At a Feb. 16 work session, the Oneonta City Council set tentative dates for informational public hearings on its anticipated Wallace State satellite campus and city school funding. Councilors decided to hold two sessions on Wallace State, one each after their March 22 and April 12 regular council meetings. Members also agreed to hold further discussion on city funding with its school board, assuming board member availability, on April 26. The public is free to comment in public hearings and work sessions.
City manager Ed Lowe indicated the city will invite Wallace State representatives for the sessions covering their possible expansion. While he evidently would like to have these present, he observed that such attendance would not be necessary.
Briefing the council and work session attendees, Lowe explained that drawings for the city-built building planned to house the satellite campus have undergone revisions. He outlined major changes as reducing classroom and multi-room floor space, reducing the library square footage while meeting that board’s request for a one-story rather than two floor site, substituting a break area for a cafeteria, and increasing the number of incubator rooms. As Lowe has said, the building signage, previously drawn by architects as Wallace State, will likely denote a city facility not an exclusively college one.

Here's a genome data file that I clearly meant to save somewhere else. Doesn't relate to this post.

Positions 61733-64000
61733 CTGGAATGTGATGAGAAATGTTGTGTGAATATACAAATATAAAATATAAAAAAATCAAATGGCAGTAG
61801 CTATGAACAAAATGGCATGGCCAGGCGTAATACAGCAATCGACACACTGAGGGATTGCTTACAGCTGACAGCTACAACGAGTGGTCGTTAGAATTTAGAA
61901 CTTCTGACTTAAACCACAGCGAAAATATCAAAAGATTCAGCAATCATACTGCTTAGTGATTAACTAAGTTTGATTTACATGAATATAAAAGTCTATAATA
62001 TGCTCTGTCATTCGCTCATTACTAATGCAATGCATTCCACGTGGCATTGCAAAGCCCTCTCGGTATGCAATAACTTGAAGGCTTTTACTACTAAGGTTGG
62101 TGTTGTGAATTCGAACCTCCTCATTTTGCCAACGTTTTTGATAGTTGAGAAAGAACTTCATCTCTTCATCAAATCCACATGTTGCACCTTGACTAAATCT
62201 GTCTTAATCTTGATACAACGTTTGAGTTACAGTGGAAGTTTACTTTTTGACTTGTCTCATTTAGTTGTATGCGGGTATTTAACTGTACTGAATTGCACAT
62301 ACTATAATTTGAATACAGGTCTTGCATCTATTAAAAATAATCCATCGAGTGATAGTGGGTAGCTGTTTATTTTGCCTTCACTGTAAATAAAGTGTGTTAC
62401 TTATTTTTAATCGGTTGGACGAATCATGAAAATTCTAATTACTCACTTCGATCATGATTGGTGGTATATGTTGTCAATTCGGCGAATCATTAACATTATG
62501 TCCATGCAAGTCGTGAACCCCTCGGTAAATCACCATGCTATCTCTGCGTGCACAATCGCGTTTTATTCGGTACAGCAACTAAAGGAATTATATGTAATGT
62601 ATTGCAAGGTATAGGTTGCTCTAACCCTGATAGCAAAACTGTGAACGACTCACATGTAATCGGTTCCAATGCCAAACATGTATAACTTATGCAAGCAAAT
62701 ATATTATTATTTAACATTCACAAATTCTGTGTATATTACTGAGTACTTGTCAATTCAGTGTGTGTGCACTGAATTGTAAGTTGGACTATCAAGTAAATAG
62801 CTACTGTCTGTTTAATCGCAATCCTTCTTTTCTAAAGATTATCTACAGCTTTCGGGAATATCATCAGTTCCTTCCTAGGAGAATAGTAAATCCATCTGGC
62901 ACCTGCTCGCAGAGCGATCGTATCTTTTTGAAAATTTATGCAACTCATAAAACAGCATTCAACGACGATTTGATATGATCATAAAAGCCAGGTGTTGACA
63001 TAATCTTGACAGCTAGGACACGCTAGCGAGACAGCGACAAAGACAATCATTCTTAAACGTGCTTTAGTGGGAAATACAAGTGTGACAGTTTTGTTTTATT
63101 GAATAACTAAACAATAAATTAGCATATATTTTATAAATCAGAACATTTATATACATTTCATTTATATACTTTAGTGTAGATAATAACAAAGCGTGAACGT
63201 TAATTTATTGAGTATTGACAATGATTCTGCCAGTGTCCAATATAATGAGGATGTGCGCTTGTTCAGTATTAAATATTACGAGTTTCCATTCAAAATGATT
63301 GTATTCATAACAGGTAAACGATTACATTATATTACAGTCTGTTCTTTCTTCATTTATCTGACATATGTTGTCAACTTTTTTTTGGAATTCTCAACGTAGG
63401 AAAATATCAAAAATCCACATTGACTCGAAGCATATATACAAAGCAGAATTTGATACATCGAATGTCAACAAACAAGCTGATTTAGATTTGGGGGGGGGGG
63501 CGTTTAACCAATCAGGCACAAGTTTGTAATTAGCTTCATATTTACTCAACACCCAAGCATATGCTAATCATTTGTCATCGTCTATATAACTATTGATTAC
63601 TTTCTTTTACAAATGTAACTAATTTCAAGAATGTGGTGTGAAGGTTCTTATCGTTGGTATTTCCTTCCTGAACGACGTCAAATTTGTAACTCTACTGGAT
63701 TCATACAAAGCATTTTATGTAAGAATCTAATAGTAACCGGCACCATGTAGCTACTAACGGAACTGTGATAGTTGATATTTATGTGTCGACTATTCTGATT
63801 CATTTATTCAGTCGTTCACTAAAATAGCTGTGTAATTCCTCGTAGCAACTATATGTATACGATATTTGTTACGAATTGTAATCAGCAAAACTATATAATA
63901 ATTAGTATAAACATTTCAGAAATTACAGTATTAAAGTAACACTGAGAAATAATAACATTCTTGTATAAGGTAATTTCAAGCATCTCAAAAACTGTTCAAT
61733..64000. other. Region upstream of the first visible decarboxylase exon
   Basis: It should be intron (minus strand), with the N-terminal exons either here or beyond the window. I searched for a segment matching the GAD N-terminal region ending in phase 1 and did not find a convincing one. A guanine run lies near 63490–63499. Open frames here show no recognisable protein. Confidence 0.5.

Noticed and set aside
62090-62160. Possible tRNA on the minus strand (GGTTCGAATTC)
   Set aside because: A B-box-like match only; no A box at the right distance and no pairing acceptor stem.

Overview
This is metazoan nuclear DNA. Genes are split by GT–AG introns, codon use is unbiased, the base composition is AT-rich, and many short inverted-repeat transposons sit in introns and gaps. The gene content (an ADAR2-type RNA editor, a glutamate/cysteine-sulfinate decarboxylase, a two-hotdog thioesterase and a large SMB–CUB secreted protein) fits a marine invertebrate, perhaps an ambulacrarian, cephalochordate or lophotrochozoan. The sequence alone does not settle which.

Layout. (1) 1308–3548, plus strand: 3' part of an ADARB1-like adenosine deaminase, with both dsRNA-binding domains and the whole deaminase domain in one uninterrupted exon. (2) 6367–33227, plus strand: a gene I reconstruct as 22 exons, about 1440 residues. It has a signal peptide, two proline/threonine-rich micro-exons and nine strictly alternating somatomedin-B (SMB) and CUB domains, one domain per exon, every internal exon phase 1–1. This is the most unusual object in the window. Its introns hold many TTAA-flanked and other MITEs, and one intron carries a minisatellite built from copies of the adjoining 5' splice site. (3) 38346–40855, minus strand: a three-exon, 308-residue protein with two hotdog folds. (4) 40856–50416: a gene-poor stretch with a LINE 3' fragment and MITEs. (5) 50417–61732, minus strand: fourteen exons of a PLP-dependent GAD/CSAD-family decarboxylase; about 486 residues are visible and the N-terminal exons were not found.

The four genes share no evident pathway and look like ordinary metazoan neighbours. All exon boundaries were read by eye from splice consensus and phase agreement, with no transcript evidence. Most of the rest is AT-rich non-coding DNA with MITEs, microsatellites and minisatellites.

City police officer Brent Bender asked would the library have extended hours to serve better the college students. His question led to speculation as to how that might be achieved and to the planned agenda item of a project advisory board.
Councilwoman Tonya Rogers and city public safety director/administrator Brandon Horton suggested a widely diverse board membership. Rogers envisioned the board advising on course offerings, while fire Chief Arthur Willis proposed the eventual possible need for a director to help oversee and schedule use of the building.
As for the meeting with the school board, Mayor Ross Norris expressed support for the late-April meeting, indicating he felt by then the city would have a better idea of funds which might be available for additional city help to the school. Several speculated on possible uses for city funds or city-assisted work for the school.
In another question, Bender asked of the city’s recently purchased 100 acres north of town. Councilman Tim McNair explained that the general desire has been to use that for retail space. Lowe offered that he could foresee the back portion as multi-family residential. All noted that the city continues to work toward eventual annexation of the property.
Lowe updated attendees on development projects. He said Zaxby’s real estate closing is set for Feb. 22, the ABC (alcohol beverage control) store should open in March, the Super Dollar Tree in April, and the WinSouth Credit Union later in the spring. He further noted that ESRI (Environmental Systems Research Institute) studies have impressed prospective businessmen to consider Oneonta in a very favorable light.
Horton cited local Urgent Care public relations officer Nicole Singleton as reporting the recently-opened Oneonta facility had broken all chain records in first-day business. Lowe said the city will use that facility for employee health screenings and workmen’s compensation examinations.
In a final action, council members voted to go into an executive session to discuss a legal issue. Prior to that motion, Horton had advised councilors that the federal government has declared the Christmas rains and flooding an official disaster. That opens the door for the city to recoup costs for its personnel overtime services and potential compensation for work done. He cited, specifically, work on the wooden bridge on House Road off County Road 15 as one project which could qualify for assistance in any possible future damages.